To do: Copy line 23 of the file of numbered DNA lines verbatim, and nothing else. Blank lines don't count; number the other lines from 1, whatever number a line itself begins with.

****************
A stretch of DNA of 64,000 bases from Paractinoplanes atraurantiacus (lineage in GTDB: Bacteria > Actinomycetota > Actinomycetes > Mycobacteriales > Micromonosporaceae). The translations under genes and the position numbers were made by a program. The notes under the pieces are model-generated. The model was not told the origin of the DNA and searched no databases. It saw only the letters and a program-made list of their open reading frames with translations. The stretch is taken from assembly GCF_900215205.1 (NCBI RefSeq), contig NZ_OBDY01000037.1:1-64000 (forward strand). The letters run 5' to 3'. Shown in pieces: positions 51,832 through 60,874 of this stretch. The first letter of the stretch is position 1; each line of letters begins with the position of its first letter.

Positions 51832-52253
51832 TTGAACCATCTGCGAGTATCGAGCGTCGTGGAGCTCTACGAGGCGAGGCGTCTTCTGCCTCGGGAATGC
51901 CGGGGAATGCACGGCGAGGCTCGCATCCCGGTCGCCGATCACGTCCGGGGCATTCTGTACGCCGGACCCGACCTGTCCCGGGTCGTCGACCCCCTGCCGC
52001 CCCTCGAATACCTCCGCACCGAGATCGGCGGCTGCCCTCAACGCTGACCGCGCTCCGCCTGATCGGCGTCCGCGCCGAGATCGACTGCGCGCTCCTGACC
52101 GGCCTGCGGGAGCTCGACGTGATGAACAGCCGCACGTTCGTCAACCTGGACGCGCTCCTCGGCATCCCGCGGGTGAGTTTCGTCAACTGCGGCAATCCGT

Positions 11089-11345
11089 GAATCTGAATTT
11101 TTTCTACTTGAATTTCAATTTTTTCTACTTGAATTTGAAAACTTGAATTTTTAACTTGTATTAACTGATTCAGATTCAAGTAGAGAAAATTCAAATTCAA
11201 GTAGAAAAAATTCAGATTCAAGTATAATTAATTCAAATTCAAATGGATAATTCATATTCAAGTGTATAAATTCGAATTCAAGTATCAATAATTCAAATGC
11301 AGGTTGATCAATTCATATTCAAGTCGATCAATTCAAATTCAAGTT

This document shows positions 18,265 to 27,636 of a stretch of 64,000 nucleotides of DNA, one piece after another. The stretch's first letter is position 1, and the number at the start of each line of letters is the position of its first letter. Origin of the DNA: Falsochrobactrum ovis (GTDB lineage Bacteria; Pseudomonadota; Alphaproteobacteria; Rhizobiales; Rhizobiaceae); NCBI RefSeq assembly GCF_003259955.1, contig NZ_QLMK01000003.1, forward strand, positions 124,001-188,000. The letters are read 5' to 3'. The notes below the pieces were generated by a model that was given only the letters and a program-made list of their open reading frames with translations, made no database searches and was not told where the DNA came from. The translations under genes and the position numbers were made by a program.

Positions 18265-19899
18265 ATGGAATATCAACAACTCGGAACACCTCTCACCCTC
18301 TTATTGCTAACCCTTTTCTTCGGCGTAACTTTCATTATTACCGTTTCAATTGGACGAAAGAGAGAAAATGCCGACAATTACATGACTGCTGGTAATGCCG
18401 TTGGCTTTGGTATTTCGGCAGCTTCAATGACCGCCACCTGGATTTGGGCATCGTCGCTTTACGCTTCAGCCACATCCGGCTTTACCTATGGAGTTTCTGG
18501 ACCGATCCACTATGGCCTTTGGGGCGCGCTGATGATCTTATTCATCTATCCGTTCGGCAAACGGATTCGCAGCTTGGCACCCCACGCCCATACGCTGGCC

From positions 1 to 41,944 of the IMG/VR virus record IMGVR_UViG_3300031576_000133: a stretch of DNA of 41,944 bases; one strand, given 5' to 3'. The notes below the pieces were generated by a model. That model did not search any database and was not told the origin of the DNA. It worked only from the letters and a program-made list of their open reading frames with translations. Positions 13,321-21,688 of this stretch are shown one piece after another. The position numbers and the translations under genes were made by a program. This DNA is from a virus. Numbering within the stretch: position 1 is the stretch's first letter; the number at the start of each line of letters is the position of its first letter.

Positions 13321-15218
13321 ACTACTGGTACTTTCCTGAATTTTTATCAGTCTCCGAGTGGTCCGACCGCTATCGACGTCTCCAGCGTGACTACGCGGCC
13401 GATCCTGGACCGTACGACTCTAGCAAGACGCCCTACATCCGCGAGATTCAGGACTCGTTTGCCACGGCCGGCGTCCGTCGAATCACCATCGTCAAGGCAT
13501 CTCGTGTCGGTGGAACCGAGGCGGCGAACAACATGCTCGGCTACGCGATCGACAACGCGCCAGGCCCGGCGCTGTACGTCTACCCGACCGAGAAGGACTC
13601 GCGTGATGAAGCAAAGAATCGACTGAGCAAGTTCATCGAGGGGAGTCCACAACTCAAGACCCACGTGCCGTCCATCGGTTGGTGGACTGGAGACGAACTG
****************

13601 GCGTGATGAAGCAAAGAATCGACTGAGCAAGTTCATCGAGGGGAGTCCACAACTCAAGACCCACGTGCCGTCCATCGGTTGGTGGACTGGAGACGAACTG